Figure 1. Site location and density by month of turnip yellows virus and GPA detected across 16 sites in Victoria in 2021.

Figure 1. Site location and density by month of turnip yellows virus and GPA detected across 16 sites in Victoria in 2021.

Insecticide resistance management

Insecticide resistance management strategies have been developed for the four main resistant grain pests as well as a number of best management practice guides that provide information on applying integrated pest management practices in the field, including for cotton bollworm, diamondback moth, GPA and RLEM. To give growers and advisors easy access to up-to-date and relevant information, we are developing a new online platform called AgPest (being developed under AGPIP). This website will provide a central portal through which existing resources can be accessed as well as provide access to new decision-aid tools for management of insecticide resistance in grains. The platform will host up-to-date information on known resistant pests, maps that display known resistances across Australia, resources on beneficial insect stewardship (including information on insecticide toxicities for different natural enemy species) and access to resistance management resources.


Some important factors to be considered heading into 2022 are the green bridge harbouring pests over summer and the rising levels of insecticide resistance in key crop pests. The use of timely monitoring and pro-active management of risk factors can help to keep pests below threshold levels and reduce the need for extensive chemical control. If you need to identify pests or suspect resistance in any of the at-risk pests mentioned above, you can contact the Cesar Australia PestFacts south-eastern team for more information.


The research undertaken as part of this project is made possible by the significant contributions of growers through both trial cooperation and the support of the GRDC, the authors would like to thank them for their continued support. The TuYV work was funded by DPIRD Boosting Grains Science Partnerships project 2019SP02. AGPIP is a collaboration between the Pest & Environmental Adaptation Research Group at the University of Melbourne and Cesar Australia. The program is a co-investment by the Grains Research and Development Corporation (GRDC) and the University of Melbourne, together with in-kind contributions from all program partners. We also thank all of our project partners including South Australian Research and Development Institute (SARDI), Department of Primary Industries Research and Development (DPIRD), Queensland department of agriculture and fisheries (QDAF) and NSW department of primary industries (NSW DPI).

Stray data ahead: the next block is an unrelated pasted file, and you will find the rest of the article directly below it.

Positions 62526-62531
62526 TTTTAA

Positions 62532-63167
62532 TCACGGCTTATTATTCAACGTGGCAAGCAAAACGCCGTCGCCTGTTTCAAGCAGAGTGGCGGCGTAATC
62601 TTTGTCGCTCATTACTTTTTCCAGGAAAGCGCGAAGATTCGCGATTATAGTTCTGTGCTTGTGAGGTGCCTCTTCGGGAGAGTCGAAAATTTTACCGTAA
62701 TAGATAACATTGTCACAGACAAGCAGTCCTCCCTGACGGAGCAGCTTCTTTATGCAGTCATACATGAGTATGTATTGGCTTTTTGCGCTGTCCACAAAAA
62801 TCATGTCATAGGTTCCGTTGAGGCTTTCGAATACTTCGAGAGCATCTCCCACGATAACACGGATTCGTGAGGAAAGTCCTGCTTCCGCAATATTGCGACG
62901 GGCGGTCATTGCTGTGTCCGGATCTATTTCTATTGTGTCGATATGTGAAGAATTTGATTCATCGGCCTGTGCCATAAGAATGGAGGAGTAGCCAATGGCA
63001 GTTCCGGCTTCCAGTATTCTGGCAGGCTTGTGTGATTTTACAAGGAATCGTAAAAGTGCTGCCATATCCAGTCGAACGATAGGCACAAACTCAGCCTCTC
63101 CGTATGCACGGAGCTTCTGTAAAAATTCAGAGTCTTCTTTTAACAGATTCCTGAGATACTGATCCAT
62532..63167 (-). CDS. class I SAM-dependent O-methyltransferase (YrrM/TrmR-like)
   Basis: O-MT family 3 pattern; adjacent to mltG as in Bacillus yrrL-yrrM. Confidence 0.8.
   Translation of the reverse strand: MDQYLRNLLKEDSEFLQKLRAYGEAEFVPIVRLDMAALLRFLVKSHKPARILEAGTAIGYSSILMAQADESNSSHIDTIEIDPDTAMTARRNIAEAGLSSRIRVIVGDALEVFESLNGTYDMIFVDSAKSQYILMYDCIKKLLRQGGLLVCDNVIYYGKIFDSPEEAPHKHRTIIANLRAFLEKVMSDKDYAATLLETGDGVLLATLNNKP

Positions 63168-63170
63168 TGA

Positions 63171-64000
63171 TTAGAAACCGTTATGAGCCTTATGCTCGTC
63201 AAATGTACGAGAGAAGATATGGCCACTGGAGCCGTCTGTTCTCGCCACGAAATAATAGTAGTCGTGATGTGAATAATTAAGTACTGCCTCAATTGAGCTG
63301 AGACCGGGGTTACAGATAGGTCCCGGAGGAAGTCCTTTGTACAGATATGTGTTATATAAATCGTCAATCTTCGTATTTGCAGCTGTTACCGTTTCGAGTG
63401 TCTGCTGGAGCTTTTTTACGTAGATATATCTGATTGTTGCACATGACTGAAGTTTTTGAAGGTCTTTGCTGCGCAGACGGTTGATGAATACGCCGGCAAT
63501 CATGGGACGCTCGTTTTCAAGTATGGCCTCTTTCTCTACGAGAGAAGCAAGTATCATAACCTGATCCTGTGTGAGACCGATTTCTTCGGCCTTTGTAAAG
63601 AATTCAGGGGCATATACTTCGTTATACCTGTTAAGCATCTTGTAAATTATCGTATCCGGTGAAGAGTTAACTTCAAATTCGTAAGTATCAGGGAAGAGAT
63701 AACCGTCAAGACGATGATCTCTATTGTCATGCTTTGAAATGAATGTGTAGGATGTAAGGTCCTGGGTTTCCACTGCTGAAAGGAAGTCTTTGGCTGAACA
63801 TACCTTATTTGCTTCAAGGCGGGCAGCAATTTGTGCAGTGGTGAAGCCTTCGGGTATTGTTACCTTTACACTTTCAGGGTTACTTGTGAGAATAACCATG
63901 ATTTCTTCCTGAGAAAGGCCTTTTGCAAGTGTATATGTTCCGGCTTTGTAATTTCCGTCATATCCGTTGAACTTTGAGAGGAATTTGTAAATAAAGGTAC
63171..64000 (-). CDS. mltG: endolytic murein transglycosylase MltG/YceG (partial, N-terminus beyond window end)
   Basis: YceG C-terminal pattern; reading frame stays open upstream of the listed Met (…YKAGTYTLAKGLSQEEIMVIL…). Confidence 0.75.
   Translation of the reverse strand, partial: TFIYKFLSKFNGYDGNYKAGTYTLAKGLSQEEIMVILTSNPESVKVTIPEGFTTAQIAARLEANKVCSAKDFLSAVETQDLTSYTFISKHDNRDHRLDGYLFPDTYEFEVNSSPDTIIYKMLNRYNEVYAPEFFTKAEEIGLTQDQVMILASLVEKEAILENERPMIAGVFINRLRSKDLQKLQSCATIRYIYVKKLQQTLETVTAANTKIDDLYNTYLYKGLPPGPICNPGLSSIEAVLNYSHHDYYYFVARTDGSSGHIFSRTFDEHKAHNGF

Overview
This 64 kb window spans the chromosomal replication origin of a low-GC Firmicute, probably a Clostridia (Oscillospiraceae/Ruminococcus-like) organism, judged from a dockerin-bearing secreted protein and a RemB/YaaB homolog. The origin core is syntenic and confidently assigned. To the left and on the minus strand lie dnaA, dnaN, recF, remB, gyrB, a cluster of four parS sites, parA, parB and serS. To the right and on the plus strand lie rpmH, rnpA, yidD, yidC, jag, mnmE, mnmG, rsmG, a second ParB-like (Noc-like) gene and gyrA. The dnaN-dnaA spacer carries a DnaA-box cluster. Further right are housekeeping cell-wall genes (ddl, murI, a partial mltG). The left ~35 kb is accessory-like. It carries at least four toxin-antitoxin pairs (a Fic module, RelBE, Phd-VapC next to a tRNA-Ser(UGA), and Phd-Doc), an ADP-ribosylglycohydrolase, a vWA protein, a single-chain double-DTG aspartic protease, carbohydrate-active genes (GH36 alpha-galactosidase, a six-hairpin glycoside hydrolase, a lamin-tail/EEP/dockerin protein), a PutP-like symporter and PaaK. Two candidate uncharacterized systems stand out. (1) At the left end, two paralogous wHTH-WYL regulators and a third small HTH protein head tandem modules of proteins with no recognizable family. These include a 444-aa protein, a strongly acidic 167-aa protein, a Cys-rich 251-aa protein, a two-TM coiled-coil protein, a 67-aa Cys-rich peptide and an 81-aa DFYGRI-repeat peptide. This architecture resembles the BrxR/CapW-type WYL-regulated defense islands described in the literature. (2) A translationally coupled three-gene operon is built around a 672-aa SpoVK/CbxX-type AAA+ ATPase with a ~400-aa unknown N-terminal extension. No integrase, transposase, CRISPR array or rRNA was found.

Arthur AL, Maino J, Hoffmann AA, Jasper M, Lord A, Micic S, Edwards O, van Rooyen A, Umina PA (2021) Learnings from over a decade of increasing pesticide resistance in the redlegged earth mite, Halotydeus destructor (Tucker). Pest Management Science 77(6), 3013–3024.

Ma Z, Bechinski EJ (2009) Life tables and demographic statistics of Russian wheat aphid (Hemiptera: Aphididae) reared at different temperatures and on different host plant growth stages. European Journal of Entomology 106(2), 205–210.

Maino JL, Binns M, Umina P (2018b) No longer a west-side story - pesticide resistance discovered in the eastern range of a major Australian crop pest, Halotydeus destructor (Acari: Penthaleidae). Crop and Pasture Science 69(2), 216–221.

Maino JL, Umina PA, Hoffmann AA (2018a) Climate contributes to the evolution of pesticide resistance. Global Ecology and Biogeography 27(2), 223–232.

McDonald G, Umina PA, Macfadyen S, Mangano P, Hoffmann AA (2015) Predicting the timing of first generation egg hatch for the pest redlegged earth mite Halotydeus destructor (Acari: Penthaleidae). Experimental and Applied Acarology 65, 259–276.

Umina PA (2007) Pyrethroid resistance discovered in a major agricultural pest in southern Australia: the redlegged earth mite Halotydeus destructor (Acari: Penthaleidae). Pest Management Science 63(12), 1185–1190.

Van Helden M, Heddle T, Proctor C, Alhwash L, Wake B, Al-Jawahiri F (2021) Noncrop host plant associations for oversummering of Diuraphis noxia in the State of South Australia. Journal of Economic Entomology 114(6), 2336–2345.

Van Helden M, Heddle T, Umina PA, Maino JL (2022) Economic injury levels and dynamic action thresholds for Diuraphis noxia (Hemiptera: Aphididae) in Australian cereal crops. Journal of Economic Entomology: in press.

Pest Facts south-eastern

How well will Russian wheat aphid cross the green bridge this season?

Redlegged earth mite best management practice guide – Southern 

Redlegged earth mite hatch timing tool

Redlegged earth mite seasonal risk estimate (draft version)

Turnip yellows virus early warning system

Insecticide resistance in the southern region: current status, future risk and best management practices

Contact details

Dr Paul Umina
Level 1, 95 Albert St, Brunswick Victoria 3056
03 9349 4723

GRDC Project Code: CES1904-002RTX, UOM1906-002RTX, CES2001-001RTX, CES2010-001RXT, CES1506-001RTX, UOA1805-018RTX,